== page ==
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Wireless proximity detector that goes off when blocked

Discussion in 'Sensors and Actuators' started by Wiginometry, Nov 29, 2017.

  1. Wiginometry

    Wiginometry

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    Nov 29, 2017
    I'm fairly new to the field of circuit building. I noticed that there are many simple proximity detectors that can be made really cheaply, however there all of these detect when objects get close I'm trying to build a very simple circuit that will be just as cheap but detects when an object is no longer there
    Eg.such as when the cookie jar is low on cookies
    I don't believe in prefab microcontrollers for my simple projects as I'm incredibly cheap so any help would be greatly appreciated
     
  2. kellys_eye

    kellys_eye

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    Jun 25, 2010
    Weigh scales - alarm on minimum weight.
     
    hevans1944 likes this.
  3. Wiginometry

    Wiginometry

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    Nov 29, 2017
    While that's an outstanding idea if I wanted to make sure grandma takes her pills. I'm going more along the lines of the hopper is almost empty. essentially something that goes off and tells me "hey dum dum put more pellets in me so you can stay warm"
    But most proximity sensors are set to go off when something gets to close I need it to go off when it's not blocked
    Similar to a magnetic door or window alarm just without the magnet
     
  4. kellys_eye

    kellys_eye

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    Proximity detectors rely on the physical attributes of the object being detected - the human body is a massive sack of s**t - errr, I mean water which is easily detected (it alters tuned circuits by capacitance) but the likes of cookies (as your example) hold little water or any property that has an effect, resistively, capacitively or inductively. The only useful attribute is weight.

    You might get away by using ultra sonic range finding modules to detect the 'absence' of an object but these work on the 'hardness' of the object.

    It doesn't matter if a proximity detector has something that gets too close or even too far away - both scenarios will create a signal that can be used to activate an alarm (or whatever) thus satisfying your 'detect-it-if-it's-not-there' requirement.

    Is your requirement specifically for wood pellets? I can't see any other reliable method than weight if this is the case. Such detection isn't as difficult to implement as you might think.
     
    Wiginometry likes this.
  5. Wiginometry

    Wiginometry

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    Nov 29, 2017
    HaHa I like you bud you hit the nail on the head with the human body!!!
    Anyway woodpellets is one of the things I'm trying to detect absence of.

    the other however is me wanting to make a simple module to stick in a wheat/bean drill that is pulled behind a tractor I dislike the old style float gauge that it has and wanted to make something that would be a bit more accurate that would alert me when the drill is almost empty so as to not waste so much time guesstimating ... though I'm fairly decent at that....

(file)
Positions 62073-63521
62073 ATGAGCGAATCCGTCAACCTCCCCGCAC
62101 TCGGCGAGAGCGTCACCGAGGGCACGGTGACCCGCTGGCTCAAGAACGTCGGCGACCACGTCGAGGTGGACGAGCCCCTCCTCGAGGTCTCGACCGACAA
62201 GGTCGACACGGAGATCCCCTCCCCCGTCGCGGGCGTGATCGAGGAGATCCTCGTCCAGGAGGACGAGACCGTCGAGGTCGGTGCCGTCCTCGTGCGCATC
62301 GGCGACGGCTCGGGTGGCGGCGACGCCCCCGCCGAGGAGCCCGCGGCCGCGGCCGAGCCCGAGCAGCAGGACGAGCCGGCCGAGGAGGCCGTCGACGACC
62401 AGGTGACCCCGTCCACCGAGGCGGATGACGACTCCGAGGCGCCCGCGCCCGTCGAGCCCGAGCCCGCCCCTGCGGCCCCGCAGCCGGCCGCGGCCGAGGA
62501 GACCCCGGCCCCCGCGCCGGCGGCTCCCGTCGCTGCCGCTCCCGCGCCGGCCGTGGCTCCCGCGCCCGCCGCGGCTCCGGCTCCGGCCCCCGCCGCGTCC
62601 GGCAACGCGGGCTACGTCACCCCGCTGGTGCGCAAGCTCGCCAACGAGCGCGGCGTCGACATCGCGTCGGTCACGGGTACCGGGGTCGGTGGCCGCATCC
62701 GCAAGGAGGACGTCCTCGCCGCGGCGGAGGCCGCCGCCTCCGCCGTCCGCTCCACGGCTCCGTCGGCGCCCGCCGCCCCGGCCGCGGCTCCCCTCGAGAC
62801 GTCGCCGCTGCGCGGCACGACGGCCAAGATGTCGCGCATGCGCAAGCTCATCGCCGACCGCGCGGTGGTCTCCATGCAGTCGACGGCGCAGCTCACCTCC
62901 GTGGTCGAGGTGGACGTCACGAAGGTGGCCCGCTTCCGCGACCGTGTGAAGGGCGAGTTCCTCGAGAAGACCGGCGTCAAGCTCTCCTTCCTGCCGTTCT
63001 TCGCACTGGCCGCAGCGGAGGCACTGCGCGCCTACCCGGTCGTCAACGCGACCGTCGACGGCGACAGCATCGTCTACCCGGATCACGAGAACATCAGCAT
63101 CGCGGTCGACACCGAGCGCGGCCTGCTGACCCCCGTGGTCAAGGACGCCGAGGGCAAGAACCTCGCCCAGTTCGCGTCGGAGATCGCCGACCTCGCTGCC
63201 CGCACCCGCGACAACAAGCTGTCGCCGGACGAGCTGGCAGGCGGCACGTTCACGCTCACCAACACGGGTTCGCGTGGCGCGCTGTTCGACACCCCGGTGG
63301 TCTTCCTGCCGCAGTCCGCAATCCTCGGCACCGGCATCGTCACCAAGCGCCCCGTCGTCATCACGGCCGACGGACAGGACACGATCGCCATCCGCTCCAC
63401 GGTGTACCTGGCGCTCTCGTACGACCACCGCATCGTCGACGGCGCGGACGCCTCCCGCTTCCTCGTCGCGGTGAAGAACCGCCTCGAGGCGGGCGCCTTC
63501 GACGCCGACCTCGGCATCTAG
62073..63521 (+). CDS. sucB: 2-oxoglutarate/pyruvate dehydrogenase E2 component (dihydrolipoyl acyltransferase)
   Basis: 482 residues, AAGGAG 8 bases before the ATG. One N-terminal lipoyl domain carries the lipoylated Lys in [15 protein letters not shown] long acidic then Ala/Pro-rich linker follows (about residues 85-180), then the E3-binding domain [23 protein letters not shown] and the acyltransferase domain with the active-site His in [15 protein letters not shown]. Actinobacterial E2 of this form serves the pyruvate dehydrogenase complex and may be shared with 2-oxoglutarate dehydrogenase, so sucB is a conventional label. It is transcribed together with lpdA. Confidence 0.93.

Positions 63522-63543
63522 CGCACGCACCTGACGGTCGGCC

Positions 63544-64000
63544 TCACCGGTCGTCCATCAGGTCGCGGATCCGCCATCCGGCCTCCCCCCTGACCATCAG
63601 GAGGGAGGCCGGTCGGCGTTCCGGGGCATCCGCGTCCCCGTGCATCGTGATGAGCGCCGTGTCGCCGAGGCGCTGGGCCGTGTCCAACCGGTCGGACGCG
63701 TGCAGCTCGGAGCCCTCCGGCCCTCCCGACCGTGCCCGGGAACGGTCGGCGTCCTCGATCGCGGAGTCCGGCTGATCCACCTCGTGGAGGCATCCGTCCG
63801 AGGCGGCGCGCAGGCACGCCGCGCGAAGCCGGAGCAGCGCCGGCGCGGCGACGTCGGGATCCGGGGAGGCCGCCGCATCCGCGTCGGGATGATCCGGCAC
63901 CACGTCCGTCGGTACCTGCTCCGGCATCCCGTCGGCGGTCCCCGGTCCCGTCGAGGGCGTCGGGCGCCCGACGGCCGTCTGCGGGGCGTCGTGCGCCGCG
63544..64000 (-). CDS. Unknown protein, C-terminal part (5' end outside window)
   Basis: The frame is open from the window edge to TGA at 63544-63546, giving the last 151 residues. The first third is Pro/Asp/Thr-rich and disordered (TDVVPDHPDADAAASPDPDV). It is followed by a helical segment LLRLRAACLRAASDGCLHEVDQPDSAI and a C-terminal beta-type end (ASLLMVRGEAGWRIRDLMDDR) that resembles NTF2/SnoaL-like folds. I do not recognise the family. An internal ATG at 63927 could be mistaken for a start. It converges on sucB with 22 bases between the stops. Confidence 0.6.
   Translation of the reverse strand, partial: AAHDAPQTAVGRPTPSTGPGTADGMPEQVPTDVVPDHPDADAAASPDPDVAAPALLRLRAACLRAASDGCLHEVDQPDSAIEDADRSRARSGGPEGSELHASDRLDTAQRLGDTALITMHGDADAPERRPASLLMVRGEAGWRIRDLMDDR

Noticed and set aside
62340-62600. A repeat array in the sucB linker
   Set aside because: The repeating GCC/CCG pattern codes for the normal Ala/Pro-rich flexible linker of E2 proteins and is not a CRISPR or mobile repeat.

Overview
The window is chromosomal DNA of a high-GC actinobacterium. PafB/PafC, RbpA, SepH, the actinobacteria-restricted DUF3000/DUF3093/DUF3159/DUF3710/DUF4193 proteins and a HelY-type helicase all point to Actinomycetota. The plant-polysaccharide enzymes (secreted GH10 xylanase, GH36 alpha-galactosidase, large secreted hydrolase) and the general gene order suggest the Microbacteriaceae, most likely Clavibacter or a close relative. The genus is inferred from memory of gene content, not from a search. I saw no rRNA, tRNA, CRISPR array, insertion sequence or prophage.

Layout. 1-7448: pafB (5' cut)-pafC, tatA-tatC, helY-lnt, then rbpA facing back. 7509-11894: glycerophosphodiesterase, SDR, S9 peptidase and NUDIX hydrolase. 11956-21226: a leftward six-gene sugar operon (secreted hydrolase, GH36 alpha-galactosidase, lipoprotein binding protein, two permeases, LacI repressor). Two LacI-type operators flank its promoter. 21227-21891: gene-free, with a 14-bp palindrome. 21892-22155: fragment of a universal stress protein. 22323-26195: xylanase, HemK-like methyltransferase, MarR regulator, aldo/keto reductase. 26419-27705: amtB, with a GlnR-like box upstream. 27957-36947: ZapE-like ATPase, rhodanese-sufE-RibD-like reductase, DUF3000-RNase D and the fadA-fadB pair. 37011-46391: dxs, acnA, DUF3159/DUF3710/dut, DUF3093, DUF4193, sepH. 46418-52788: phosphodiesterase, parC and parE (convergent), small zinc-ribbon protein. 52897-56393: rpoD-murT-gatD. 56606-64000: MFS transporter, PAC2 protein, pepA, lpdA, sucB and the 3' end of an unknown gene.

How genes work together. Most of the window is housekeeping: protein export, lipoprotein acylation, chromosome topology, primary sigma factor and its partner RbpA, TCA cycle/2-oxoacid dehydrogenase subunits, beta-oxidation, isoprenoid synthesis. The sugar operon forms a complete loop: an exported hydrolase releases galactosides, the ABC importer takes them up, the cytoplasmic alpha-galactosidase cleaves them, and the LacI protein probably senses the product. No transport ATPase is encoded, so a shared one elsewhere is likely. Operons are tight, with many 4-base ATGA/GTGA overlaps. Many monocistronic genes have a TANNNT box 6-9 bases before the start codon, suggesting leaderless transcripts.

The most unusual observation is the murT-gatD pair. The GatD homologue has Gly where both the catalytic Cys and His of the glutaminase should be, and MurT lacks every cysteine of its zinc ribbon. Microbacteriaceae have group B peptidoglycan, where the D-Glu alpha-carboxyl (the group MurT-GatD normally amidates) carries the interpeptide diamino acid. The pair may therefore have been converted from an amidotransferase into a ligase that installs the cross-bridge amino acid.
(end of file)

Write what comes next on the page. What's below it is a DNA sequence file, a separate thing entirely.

Essentially it's not necessity that's the mother of invention but rather shear laziness
     
  6. kellys_eye

    kellys_eye

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    Jun 25, 2010
    There's a possibility of detecting lack of content using sound - much the same way a car engine management unit can detect knocking, you can detect a change in sound from the lack of material sloshing around the hopper. It would take some experimentation to determine the type of signals involved though - nothing 'off the shelf' as a solution so to speak.

    Flow rate perhaps? If you know how much has gone in and how fast it's going out then a simple timer would alert to the potential for a refill.

    Any cheap Mexicans down your way?
     
    Wiginometry likes this.
  7. Wiginometry

    Wiginometry

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    Nov 29, 2017
    Lol Nah darn construction guys snatch them up to quick

    I'll have to play around with that idea though.... the one with the sound that is.
    flow rate could vary if one of the flow tubes gets plugged.
     
  8. ChosunOne

    ChosunOne

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    Jun 20, 2010
    I'd be inclined to install a photoelectric sensor (photo eye) near the bottom of the hopper or jar or whatever, as long as what you're detecting the absence of, is opaque. You may need to install an LED aimed at the sensor from the opposite side of the vessel, if you want it to work in the dark. It's pretty easy to find a photoelectric-based device that can be adjusted so that a little light trickling through your cookies doesn't activate it.
     
    Last edited: Dec 1, 2017
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